Eruptions Summer Schedule, Part 2

Well, now that we're in mid-July, Eruptions will be going on autopilot for a while as I start 2 weeks of field and labwork in California. My trip will involve collecting some Triassic-Jurassic rhyolites from Mineral King, extracting some zircon from those rhyolites to analyze them for composition and ages at the SHRIMP lab at Stanford University. I'll also be meeting my senior research student in Palo Alto who will be flying in later with zircon from the 1915 eruption of Lassen Peak. The plan right now is to visit Lassen Peak while my student is out in California, but as Eruptions readers Diane reminded me, the Lassen area still have a lot of snow on the ground. How much snow? Well, as of late last week, the southern entrance to the park still had 3 FEET(!) of snow on the ground and the summit of Lassen had 141.5" (almost 12 feet) of snow. Ah, the joys of mountain field work.


So, while I'm off in California, my internet access will be sporadic. Now, as usual, there will be some new articles that will be posted automatically, such as a guest post from Dr. Mariek Schmidt on the hazards of field work, a new volcano profile on Ruapehu along with a review of Clive Oppenheimer's new book "Eruptions that Shook the World". I'll also hopefully be posting the answers to your questions from Dr. Oppenheimer as well.

There will be some new posts when I have internet access, especially if something big happens. I'll also be experimenting with blogging from my iPad, so the posts might not be as entirely link-filled or long as usual. Feel free to use this post as an open thread if something exciting happens in the volcano world.

I'll be back from California in early August and be back on schedule.

Top left: Lassen Peak erupting in 1915.

Why the White House Correspondents’ Association dinner won’t feature a comedian in 2019

It's the first time the association hasn't hired a comedian in 16 years.

(Photo by Anna Webber/Getty Images for Vulture Festival)
Culture & Religion
  • The 2018 WHCA ended in controversy after comedian Michelle Wolf made jokes some considered to be offensive.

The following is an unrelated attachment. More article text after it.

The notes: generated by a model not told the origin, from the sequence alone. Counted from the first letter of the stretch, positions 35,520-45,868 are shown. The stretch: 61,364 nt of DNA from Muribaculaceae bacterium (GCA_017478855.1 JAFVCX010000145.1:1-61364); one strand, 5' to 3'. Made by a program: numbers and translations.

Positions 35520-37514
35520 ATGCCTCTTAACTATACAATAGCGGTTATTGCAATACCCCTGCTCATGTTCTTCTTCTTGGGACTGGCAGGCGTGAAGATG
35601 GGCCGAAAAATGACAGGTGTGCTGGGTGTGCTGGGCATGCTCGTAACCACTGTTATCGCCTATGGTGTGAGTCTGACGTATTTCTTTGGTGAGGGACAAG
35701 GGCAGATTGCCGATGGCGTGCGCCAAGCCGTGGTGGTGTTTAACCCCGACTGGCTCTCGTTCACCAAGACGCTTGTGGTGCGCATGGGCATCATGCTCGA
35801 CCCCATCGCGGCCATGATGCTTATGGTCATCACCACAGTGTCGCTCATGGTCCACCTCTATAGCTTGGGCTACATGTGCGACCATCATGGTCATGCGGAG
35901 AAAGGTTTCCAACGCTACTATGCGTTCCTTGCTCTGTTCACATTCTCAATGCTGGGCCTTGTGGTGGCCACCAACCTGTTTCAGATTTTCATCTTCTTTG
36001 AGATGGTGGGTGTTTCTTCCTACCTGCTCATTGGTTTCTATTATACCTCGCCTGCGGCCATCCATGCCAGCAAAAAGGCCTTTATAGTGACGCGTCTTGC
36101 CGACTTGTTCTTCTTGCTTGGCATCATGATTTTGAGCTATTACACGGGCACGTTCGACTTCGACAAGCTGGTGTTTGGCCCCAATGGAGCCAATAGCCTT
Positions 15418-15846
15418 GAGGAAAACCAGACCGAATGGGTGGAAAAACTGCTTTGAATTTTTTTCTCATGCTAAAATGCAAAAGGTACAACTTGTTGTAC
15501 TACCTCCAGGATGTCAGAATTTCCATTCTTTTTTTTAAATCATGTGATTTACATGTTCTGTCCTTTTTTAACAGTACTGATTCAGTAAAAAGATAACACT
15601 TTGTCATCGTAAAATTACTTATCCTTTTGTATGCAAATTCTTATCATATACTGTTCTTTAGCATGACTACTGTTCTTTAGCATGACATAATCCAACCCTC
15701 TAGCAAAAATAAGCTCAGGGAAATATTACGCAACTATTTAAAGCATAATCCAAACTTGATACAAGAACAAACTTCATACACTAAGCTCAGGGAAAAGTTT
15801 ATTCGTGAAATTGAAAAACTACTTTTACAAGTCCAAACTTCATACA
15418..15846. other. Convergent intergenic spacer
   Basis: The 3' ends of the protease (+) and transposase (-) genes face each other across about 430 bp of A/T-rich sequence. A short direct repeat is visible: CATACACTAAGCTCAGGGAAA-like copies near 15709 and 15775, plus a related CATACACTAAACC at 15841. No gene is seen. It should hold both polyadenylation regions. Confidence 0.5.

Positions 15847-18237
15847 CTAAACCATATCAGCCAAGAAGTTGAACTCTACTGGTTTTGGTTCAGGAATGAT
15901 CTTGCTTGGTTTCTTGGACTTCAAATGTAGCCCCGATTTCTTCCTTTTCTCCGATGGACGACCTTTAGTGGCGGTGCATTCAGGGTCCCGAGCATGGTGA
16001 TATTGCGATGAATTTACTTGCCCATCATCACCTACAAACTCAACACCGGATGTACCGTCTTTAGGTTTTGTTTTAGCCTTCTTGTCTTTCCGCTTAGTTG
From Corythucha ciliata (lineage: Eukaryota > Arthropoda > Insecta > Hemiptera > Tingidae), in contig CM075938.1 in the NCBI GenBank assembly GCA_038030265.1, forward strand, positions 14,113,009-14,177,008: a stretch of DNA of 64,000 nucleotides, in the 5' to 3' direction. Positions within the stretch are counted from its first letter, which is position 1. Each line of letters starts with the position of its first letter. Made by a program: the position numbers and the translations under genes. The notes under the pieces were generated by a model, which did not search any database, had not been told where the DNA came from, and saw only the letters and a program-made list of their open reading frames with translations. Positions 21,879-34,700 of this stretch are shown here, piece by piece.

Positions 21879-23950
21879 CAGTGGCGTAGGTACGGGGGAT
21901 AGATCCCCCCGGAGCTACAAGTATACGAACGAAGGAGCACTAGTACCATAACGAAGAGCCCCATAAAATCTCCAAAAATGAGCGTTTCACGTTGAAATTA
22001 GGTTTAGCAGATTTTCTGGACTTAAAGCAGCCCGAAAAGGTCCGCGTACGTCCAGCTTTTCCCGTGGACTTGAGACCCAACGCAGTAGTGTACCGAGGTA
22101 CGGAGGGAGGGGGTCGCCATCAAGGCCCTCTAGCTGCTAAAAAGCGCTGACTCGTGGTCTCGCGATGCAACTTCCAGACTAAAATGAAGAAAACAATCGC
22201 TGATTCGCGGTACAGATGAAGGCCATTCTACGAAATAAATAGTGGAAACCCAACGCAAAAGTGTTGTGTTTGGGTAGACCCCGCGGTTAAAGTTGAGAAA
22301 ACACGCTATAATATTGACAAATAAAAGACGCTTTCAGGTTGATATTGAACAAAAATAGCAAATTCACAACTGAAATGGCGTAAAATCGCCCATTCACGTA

• The WHCA apologized for Wolf's jokes, though some journalists and many comedians backed the comedian and decried arguments in favor of limiting the types of speech permitted at the event.
  • Ron Chernow, who penned a bestselling biography of Alexander Hamilton, will speak at next year's dinner.
Keep reading Show less

How to split the USA into two countries: Red and Blue

Progressive America would be half as big, but twice as populated as its conservative twin.

Image: Dicken Schrader
Strange Maps
  • America's two political tribes have consolidated into 'red' and 'blue' nations, with seemingly irreconcilable differences.
  • Perhaps the best way to stop the infighting is to go for a divorce and give the two nations a country each
  • Based on the UN's partition plan for Israel/Palestine, this proposal provides territorial contiguity and sea access to both 'red' and 'blue' America
Keep reading Show less

A new study says alcohol changes how the brain creates memories

A study on flies may hold the key to future addiction treatments.

Scott Barbour/Getty Images
Mind & Brain
  • A new study suggests that drinking alcohol can affect how memories are stored away as good or bad.
  • This may have drastic implications for how addiction is caused and how people recall intoxication.
  • The findings may one day lead to a new form of treatment for those suffering from addiction.
Keep reading Show less